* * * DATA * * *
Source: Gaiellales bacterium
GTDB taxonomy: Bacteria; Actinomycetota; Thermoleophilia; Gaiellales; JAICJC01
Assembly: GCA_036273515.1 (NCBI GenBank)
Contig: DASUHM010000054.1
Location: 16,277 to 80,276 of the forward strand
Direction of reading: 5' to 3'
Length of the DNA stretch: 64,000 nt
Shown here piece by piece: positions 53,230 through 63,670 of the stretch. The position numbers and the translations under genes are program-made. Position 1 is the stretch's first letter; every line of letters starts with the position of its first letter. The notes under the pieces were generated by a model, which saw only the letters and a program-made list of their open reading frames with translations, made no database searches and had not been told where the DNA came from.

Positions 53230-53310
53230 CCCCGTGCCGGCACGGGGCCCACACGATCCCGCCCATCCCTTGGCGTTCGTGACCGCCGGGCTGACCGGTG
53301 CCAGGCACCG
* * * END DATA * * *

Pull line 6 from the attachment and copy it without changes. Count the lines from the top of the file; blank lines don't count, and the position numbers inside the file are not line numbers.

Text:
Direction of reading: 5' to 3'